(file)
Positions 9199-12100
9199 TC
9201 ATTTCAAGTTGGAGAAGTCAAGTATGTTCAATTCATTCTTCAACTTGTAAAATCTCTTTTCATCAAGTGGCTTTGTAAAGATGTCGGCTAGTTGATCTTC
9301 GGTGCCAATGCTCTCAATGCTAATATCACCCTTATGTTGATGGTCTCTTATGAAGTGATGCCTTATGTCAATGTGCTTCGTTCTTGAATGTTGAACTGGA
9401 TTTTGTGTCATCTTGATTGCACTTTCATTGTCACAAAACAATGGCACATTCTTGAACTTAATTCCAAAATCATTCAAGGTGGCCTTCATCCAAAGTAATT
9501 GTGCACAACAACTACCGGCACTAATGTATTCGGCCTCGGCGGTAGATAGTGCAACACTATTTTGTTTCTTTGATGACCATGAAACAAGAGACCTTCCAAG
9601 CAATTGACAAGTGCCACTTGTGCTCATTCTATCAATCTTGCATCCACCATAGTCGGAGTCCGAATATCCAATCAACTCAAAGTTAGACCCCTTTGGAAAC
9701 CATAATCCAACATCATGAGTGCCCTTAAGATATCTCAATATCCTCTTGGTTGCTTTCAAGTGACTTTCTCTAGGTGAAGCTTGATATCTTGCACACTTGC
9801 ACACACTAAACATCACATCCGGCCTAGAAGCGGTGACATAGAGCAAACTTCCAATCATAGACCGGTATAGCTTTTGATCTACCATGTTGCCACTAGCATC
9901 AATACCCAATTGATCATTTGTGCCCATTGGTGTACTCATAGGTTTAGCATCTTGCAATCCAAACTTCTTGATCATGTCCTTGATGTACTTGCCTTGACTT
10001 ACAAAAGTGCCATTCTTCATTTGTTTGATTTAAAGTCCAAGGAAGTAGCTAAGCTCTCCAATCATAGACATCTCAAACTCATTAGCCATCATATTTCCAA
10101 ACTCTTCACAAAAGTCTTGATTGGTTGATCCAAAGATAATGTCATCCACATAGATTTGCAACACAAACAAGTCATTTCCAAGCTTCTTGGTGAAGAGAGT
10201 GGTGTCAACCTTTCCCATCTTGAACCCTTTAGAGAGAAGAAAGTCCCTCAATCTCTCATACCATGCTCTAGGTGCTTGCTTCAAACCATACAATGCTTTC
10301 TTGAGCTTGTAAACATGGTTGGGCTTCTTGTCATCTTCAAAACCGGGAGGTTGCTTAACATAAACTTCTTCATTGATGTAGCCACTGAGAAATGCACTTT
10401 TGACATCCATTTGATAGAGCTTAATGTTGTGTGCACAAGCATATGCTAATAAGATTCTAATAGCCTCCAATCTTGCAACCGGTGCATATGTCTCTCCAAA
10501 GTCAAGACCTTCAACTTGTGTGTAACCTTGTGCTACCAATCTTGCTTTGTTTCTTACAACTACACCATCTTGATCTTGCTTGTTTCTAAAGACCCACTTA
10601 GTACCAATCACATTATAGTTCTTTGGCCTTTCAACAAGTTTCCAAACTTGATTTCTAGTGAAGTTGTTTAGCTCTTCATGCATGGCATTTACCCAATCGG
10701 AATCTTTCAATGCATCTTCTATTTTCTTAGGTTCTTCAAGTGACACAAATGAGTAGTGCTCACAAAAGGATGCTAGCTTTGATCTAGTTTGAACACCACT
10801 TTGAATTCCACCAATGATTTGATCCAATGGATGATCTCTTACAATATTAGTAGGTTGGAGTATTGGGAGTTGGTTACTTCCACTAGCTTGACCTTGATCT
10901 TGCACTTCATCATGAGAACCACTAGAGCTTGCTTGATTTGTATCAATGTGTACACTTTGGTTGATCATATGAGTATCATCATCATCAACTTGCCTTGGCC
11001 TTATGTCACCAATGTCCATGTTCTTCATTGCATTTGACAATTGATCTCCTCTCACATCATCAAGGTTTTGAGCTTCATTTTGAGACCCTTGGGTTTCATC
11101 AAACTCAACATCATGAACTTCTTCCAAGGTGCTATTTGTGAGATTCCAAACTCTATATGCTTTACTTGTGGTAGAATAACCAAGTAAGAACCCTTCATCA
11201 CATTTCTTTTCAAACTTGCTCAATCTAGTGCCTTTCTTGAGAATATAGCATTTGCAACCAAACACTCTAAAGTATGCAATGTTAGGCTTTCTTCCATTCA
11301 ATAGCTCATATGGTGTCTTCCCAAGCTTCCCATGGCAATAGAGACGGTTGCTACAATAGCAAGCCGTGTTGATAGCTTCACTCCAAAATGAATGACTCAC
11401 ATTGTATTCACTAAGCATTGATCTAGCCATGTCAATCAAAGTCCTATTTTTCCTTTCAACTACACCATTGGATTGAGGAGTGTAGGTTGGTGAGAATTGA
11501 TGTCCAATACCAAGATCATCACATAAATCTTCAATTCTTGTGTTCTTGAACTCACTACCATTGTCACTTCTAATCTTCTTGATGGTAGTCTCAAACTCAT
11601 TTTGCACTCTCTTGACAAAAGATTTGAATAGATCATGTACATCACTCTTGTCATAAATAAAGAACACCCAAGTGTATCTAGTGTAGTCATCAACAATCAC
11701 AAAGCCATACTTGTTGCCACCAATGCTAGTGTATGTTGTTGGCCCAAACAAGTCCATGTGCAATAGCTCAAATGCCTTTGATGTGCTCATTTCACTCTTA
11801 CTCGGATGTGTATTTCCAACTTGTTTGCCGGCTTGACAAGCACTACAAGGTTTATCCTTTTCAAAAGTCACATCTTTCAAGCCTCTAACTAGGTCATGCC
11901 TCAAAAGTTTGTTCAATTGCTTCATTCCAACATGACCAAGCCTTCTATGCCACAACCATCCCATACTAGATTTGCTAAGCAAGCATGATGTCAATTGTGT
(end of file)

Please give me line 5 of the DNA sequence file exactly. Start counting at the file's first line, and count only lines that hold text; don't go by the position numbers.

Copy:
9401 TTTTGTGTCATCTTGATTGCACTTTCATTGTCACAAAACAATGGCACATTCTTGAACTTAATTCCAAAATCATTCAAGGTGGCCTTCATCCAAAGTAATT